As the City of Las Vegas considers granting a 15-year monopoly franchise agreement to Republic Services for residential and commercial trash collection, some seem to be taking the attitude that it would be “rude” to ask such a benevolent company to actually compete for this $1 billion-plus contract in an open bidding process.
But when shoe is on the other foot, Republic can be outright vicious.
According to a story published on Tuesday by SanAngerloLive.com, back in 2013 the town of Mertzon, Texas was “ground zero for San Angelo’s trash wars.” There, Republic and Texas Disposal Systems (TDS) “fought for the exclusivity contract to collect and haul all of the City of Mertzon’s trash.”
According to a SanAngeloLive.com article back at the time, Republic was enjoying and profiting nicely from the city’s monopoly trash collection franchise. But members of the city council decided “that competition was good” and put the contract up for bid via an RFP (request for proposal).
TDS entered the competition. But Republic didn’t go quietly into that good night.
After learning that the city council had voted to enter into negotiations with TDS, Republic “proceeded to court the citizens by offering rates that undercut TDS’s pricing.”
“A few days before the council vote to agree to sign the contract with TDS is when the aggressive Republic robocall campaign began,” the paper reported. “It lasted approximately three days, residents say, with three to six calls per resident per day, according to an informal census taken around town.”
“Republic’s robocalls,” the article noted, “urged residents to call their city councilperson and urge him or her to reject the to-be-signed contract with Texas Disposal Systems (TDS) so that residents can enjoy Republic’s new, lower pricing for that city’s trash collection contract.”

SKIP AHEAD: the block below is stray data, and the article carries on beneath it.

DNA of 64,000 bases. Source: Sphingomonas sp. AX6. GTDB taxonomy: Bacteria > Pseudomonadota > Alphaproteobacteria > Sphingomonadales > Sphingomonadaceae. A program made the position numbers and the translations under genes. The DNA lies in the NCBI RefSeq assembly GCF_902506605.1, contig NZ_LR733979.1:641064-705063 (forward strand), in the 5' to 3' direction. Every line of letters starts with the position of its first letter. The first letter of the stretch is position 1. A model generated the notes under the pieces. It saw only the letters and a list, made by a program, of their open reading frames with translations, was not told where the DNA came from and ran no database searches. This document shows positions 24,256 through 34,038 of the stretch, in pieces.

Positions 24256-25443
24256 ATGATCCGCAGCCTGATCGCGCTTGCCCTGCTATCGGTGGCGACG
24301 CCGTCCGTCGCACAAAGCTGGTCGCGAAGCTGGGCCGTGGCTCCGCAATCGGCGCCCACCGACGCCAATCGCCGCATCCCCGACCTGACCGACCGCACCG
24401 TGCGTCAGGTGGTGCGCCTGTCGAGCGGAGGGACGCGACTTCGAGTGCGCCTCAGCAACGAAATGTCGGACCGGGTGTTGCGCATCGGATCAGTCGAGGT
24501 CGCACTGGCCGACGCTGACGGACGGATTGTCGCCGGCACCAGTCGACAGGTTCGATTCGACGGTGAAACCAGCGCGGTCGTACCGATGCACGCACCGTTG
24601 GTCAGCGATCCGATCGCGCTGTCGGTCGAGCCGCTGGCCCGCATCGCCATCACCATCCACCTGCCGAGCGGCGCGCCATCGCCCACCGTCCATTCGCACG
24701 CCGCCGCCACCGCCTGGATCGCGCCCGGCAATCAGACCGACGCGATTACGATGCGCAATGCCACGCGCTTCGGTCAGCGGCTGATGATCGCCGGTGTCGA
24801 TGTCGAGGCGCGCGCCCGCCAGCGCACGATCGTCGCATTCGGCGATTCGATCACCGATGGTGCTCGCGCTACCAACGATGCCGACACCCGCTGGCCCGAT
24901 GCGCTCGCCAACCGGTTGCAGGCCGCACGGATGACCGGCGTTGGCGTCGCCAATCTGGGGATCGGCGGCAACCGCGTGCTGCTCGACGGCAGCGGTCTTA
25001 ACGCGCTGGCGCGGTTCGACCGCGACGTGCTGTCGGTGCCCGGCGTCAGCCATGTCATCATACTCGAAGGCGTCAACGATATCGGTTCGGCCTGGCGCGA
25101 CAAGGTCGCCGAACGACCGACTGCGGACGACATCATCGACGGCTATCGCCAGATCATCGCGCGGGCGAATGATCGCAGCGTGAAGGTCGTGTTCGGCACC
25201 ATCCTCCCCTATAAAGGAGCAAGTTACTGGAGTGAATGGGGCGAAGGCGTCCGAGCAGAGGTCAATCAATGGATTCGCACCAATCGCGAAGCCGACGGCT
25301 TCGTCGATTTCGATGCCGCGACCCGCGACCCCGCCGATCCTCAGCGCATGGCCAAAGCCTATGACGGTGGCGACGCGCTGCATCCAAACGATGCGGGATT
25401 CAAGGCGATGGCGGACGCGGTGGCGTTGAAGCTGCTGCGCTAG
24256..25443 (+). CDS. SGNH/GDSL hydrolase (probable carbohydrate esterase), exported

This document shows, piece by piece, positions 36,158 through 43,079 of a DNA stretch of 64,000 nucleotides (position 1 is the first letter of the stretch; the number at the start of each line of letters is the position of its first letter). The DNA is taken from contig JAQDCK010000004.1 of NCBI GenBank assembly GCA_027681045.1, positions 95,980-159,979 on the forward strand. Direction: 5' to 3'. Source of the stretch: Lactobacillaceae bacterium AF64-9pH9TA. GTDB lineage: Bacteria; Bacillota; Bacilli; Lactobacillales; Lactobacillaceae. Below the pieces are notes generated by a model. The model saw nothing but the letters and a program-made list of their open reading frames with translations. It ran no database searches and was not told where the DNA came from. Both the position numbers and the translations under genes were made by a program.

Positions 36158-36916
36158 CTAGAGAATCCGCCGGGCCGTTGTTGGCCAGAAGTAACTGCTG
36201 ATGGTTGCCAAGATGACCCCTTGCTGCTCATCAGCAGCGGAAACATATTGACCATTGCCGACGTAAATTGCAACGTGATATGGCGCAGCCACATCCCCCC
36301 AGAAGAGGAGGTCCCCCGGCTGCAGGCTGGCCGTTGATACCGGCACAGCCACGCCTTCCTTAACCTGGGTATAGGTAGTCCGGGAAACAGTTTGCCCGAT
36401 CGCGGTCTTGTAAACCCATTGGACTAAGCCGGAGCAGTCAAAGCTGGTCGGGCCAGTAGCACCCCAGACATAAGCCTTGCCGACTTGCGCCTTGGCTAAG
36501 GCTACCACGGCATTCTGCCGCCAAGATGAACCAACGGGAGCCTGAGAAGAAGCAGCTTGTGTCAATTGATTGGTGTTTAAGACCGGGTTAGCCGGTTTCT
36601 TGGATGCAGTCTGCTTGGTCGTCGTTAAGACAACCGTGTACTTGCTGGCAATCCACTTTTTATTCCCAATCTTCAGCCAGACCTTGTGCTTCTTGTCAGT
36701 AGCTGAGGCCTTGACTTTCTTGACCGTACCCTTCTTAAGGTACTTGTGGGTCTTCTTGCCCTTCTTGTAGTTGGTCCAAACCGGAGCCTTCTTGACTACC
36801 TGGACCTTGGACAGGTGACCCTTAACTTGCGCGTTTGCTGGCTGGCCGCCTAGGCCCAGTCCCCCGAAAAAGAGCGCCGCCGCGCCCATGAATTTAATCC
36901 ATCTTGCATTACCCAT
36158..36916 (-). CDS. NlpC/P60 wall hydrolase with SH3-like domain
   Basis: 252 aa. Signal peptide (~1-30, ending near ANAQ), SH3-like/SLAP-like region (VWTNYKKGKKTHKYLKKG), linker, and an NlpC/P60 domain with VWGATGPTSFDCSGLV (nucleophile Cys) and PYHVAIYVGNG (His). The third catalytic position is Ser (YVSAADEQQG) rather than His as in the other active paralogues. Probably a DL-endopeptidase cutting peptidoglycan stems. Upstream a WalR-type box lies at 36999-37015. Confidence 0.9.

Then-Councilman Clayvon James Rose said at the time that Republic began offering prices so low “they were cutting TDS’s throat.” Which led one resident to observe…
“All of a sudden, after charging me so much over all these years, we find out that (Republic) really can charge just half.”
Yes, competition will have that effect!
“In addition to employing robocalls,” the story continued, “Mertzon citizens said Republic papered the town with 8.5 in. x 11 in. flyers with each city council person’s phone number printed on it to urge citizens to lobby their city representative to favor Republic.”
Apparently Republic Services is quite capable of playing hardball and competing for business when it wants to…or is forced to…including lowering its prices.
Despite the full-court press and public relations barrage, council members inked the deal with TDS.
Which brings us back to Las Vegas…
Competition is good. Open bidding is good government.
No one is saying Republic Services is a bad player. And no one is saying they aren’t providing good service at a reasonable price.
What we’re saying is that a 15-year contract extension worth over a billion dollars shouldn’t be rubber-stamped by the Las Vegas City Council without a competitive bidding process.
As Michael Corleone so famously put it, “It’s not personal; it’s strictly business.” And after reading about the “trash war” in Mertzon, we’re quite confident that Republic Services is quite capable of competing for our business.
And they should.
Make us an offer we can’t refuse.